To Fight Racism, Johnson & Johnson Will No Longer Make Skin-Lightening Products

(AP Photo/Rusty Kennedy, file)
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FILE – This Feb. 1, 1993 file photo shows Pop superstar Michael Jackson performing during the halftime show at the Super Bowl in Pasadena, Calif. A musical about the King of Pop is moonwalking to Broadway. The Michael Jackson Estate and Columbia Live Stage are unveiling plans for a stage musical inspired by the life of Michael Jackson. They hope it will be ready for Broadway by 2020. (AP Photo/Rusty Kennedy, file)


A lot of white people want to be tan. But those residents of planet Earth who seek a lighter shade — even in tiny, discolored areas will soon be out of luck.

At least, so far as Johnson & Johnson is concerned.

According to The New York Daily News, J&J announced Friday it’ll stop selling skin products marketed as dark-spot removers but sometimes used as skin lighteners.

From the company’s statement:

“Conversations over the past few weeks highlighted that some product names on our Neutrogena and Clean & Clear dark-spot reducer products represent fairness or white as better than your own unique skin tone. This was never our intention — healthy skin is beautiful skin.”

Specifically at issue: Neutrogena’s Fine and Fairness and Clear Fairness products.

If you’re missing both of those from your arsenal, it’s probably because they’re only sold in the Middle East and Asia.

But don’t misunderstand — taking a walk on the lighter side is big business: As per research firm Euromonitor International, in 2019, nearly 6,300 tons of skin lightener were sold globally.

Nonetheless, pale people wanting to cover their liver spots may soon have to invest in Liquid Paper.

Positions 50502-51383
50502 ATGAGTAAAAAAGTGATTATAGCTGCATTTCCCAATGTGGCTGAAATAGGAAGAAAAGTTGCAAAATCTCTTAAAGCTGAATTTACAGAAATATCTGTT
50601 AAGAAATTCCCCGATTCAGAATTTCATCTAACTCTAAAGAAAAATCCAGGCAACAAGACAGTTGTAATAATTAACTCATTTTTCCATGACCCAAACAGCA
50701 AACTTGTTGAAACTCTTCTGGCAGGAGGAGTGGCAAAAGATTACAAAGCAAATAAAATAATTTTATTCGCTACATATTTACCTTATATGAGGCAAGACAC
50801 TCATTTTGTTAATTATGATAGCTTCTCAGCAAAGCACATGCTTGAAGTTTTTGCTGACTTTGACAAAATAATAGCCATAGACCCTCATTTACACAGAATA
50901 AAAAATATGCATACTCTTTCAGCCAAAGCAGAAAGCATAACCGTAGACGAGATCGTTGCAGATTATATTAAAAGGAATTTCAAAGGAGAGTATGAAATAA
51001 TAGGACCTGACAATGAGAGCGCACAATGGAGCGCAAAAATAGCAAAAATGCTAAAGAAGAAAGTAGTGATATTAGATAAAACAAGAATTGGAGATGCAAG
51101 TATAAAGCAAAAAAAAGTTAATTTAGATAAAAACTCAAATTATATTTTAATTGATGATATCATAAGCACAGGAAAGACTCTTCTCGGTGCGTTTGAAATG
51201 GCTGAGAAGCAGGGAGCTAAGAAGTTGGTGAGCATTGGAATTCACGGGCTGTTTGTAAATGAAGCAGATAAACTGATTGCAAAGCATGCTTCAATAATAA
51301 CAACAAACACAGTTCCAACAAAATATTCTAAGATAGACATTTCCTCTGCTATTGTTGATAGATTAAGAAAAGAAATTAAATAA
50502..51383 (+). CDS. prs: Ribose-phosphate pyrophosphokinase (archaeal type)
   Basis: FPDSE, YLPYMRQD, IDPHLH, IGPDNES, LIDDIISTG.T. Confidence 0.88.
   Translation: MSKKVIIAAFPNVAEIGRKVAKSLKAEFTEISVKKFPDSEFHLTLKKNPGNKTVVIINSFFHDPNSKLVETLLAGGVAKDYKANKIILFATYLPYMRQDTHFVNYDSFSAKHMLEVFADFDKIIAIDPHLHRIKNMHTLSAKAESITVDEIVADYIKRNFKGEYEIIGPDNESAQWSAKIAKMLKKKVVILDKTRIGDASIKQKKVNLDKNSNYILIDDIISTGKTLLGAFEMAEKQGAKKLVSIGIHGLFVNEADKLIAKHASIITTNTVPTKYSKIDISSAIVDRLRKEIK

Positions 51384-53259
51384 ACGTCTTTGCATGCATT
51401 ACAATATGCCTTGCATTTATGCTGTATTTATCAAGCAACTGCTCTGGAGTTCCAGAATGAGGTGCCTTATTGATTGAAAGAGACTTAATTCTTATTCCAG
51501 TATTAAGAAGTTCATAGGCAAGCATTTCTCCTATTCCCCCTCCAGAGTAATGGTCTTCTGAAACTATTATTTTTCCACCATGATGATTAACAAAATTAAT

As per the Daily News:

Although Johnson & Johnson stated that it would no longer produce or ship the skin-lightening products, consumers were likely to see them in stores until supplies run out.

J&J might be the first biggie to discontinue lighter-shade product lines, but the brand’s not alone in its castigation of Caucasian color — as I previously covered, French cosmetics giant L’Oreal declared it’ll do away with offensive words such as “whitening,” “fairness,” and “lightening.”


Better? Are degrees of light ruining the world?

2050 Marketing founder Mike Jackson (no relation) believes the globe’s makeup monsters are guilty of a tainting lack of tint:

“I think a lot of these brands really need to look at the contributions, or lack thereof, that have contributed to a lot of the systemic issues. This is a real movement and this one feels really, really different.”

So far — the best I can tell — no one has actually named what those systemic issues are. That would seem a preferable beginning to solving a problem: First, identify it.

In the meantime, syllables are taking a shellacking and products are getting pulverized.

More from the TNYDN:

The company’s decision comes on the heels of several other companies rebranding products in the wake of global Black Lives Matter demonstrations. Quaker Oats announced on Wednesday that it was retiring its Aunt Jemima character while Dreyer’s Grand Ice Cream said Friday that it was renaming its Eskimo Pie brand that had been established nearly a century prior, reported USA Today.

We’re living in heavy times, and if Neutrogena, Johnson & Johnson, and L’Oreal have anything to say about it, the world won’t be lightening up any time soon.

So get plenty of sleep — not just because the state of the nation is tense, but because those dark circles under your eyes will have to go unaddressed.

And without a doubt, there’s more to come.

As I consider these recent manufacturer moves, I have to wonder: What about sunblock?


Maybe all this time, SPF stood for Supporting Prejudice and Fascism.

So woke up, you day-walking neanderthals — time to put aside aerosolized oppression and get savage.



See 3 more pieces from me:

L’Oreal Removes All Caucasian-Related Words From Its Product Line – ‘Whitening,’ ‘Fairness,’ ‘Lightening’

‘The Simpsons’ Announces It Will Recast All Nonwhite Characters Voiced by White Actors

Calvin Klein Makes History: Introducing the First ‘Transqueer Lesbian’ Icon

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